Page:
The Biden administration proposed a dramatic overhaul of campus sexual assault rules on Thursday, acting to expand protections for LGBTQ students, bolster the rights of victims and widen colleges’ responsibilities in addressing sexual misconduct.
The proposal, announced on the 50th anniversary of the Title IX women’s rights law, is intended to replace a set of issued during the Trump administration by Education Secretary Betsy DeVos.
In announcing its proposal, Biden’s Education Department said DeVos’ rules “weakened protections for survivors of sexual assault and diminished the promise of an education free from discrimination.”
For the first time, the rules would formally protect LGBTQ students under Title IX. Nothing in the 1972 law explicitly addresses the topic, but the new proposal would clarify that the law applies to discrimination based on sexual orientation and gender identity.
It would make clear that “preventing someone from participating in school programs and activities consistent with their gender identity would cause harm in violation of Title IX,” according to the department. More specific rules dealing with the rights of transgender students in school sports will be released later, the department said.
President Joe Biden’s education secretary, Miguel Cardona, said Title IX has been “instrumental” in fighting sexual assault and violence in education.
“As we celebrate the 50th anniversary of this landmark law, our proposed changes will allow us to continue that progress and ensure all our nation’s students — no matter where they live, who they are, or whom they love — can learn, grow, and thrive in school,” he said.
The proposal is almost certain to be challenged by conservatives, and it is expected to lead toover the in schools, especially in sports.
The action meets a demand from victims rights advocates who wanted Biden to release new rules no later than the anniversary of Title IX, which outlaws discrimination based on sex in schools and colleges. Advocates say DeVos’ rules have gone too far in protecting students accused of sexual misconduct, at the expense of victims.
As a presidential candidate, Biden promised a quick end to, saying they would “shame and silence survivors.”
Many of the proposed changes would mark a return to Obama-era rules that DeVos’ policy replaced.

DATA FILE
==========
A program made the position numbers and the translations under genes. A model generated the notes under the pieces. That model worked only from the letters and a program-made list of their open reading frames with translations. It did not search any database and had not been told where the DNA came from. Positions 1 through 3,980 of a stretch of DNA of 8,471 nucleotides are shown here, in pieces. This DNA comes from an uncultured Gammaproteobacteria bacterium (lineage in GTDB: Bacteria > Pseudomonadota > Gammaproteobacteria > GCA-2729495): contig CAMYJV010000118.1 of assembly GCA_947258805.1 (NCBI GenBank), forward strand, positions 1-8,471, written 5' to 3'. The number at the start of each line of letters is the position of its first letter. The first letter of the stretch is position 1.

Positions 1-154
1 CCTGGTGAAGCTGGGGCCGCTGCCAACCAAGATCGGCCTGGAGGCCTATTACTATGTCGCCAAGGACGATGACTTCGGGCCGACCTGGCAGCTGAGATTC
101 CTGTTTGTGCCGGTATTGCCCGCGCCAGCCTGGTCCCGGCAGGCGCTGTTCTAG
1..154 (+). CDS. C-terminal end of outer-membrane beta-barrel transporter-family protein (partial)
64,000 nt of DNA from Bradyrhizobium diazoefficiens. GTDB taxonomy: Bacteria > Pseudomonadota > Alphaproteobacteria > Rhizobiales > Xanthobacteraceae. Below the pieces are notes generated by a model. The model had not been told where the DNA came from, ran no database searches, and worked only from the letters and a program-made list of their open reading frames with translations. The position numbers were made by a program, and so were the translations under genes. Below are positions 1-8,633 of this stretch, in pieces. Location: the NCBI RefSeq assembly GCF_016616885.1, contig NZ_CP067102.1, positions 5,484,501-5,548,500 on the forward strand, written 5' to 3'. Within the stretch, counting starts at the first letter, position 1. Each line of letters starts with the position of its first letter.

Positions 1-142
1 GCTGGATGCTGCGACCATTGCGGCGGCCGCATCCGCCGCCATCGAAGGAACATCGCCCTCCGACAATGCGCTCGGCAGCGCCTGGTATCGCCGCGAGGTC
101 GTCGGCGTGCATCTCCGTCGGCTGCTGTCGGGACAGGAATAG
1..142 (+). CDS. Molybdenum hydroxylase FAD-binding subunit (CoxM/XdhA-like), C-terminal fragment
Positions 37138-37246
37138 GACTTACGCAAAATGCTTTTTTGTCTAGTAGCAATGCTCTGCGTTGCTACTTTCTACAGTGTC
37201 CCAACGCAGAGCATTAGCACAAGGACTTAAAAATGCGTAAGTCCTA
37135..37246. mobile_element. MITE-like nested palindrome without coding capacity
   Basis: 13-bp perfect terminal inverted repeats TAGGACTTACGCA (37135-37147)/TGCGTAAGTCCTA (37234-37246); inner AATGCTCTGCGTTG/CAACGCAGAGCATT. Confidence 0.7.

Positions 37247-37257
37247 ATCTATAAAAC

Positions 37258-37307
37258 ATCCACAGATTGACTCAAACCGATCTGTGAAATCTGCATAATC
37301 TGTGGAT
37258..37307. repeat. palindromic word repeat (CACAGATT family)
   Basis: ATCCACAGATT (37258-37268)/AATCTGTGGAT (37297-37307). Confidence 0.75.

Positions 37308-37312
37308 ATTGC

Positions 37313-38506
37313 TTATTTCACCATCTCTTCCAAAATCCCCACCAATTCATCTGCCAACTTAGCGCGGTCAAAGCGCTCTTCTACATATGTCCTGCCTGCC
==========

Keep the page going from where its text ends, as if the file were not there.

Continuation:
The definition of sexual harassment would be expanded to cover a wider range of misconduct. Schools would be required to address any misconduct that creates a “hostile environment” for students, even if the misconduct arises off campus. Most college employees would be required to notify campus officials if they learn of potential sex discrimination.
In a victory for victims rights advocates, the proposal would eliminate a rule requiring colleges to hold live hearings to judge sexual misconduct cases – one of the most divisive aspects of DeVos’ policy. Live hearings would be allowed under the new policy, but colleges could to appoint a campus “decision-maker” to evaluate evidence and assess students’ credibility.
If the proposal is finalized, it would mark the second rewrite of federal Title IX rules in two years. DeVos’ rules were themselves intended to reverse Obama-era guidance. The Obama policy was embraced by victims advocates but led to hundreds of lawsuits from accused students who said their colleges failed to give them a fair process to defend themselves.
The whiplash has left many schools scrambling to adopt ever-changing rules. Some have pressed for a political middle ground that will protect students without prompting new rules every time the White House changes power.
“It doesn’t serve anybody’s interest to have this ping-pong effect of changing rules every five years,” said S. Daniel Carter, a campus security consultant and president of Safety Advisors for Educational Campuses. “That’s just not a good way to get things done. It’s very difficult for everyone involved.”
DeVos’ rules dramatically reshaped the way colleges handle allegations of sexual assault and harassment, with an emphasis on ensuring the constitutional due process rights of the accused.
Under her rules, accused students were given wider rights to review and respond to evidence against them, and students had the right to cross-examine one another through a representative at live hearings.
The live hearing requirement was applauded as a victory for accused students, but it drew intense backlash from other advocates who said it forced victims to relive their trauma.
DeVos also reduced colleges’ obligations in responding to complaints. Her policy narrowed the definition of harassment and scaled back the types of cases colleges are required to address. As a result, some campuses have seen steep decreases in the number of Title IX complaints coming in from students.
Under her rules, for example, colleges are not required to investigate most complaints that arise off campus and or take action on any complaint unless the alleged misconduct is “severe, pervasive and objectively offensive.”
The overhaul was partly meant to lighten the burden on colleges as they mediate complex cases, but some say it ultimately added more work.
Leaders of some colleges have said the DeVos rules are too prescriptive and force them to turn campus discipline systems into miniature courtrooms. Many schools have continued to address all sexual misconduct complaints even if they do not meet the narrowed harassment definition, but they have had to set up separate discipline processes to handle those cases.
Advocates on both sides say that can be confusing for students.
“It shouldn’t be that way. It should be, if anything, more uniform – that’s the whole reason the Title IX regulations were put into place,” said Kimberly Lau, a New York lawyer who represents students in Title IX cases.
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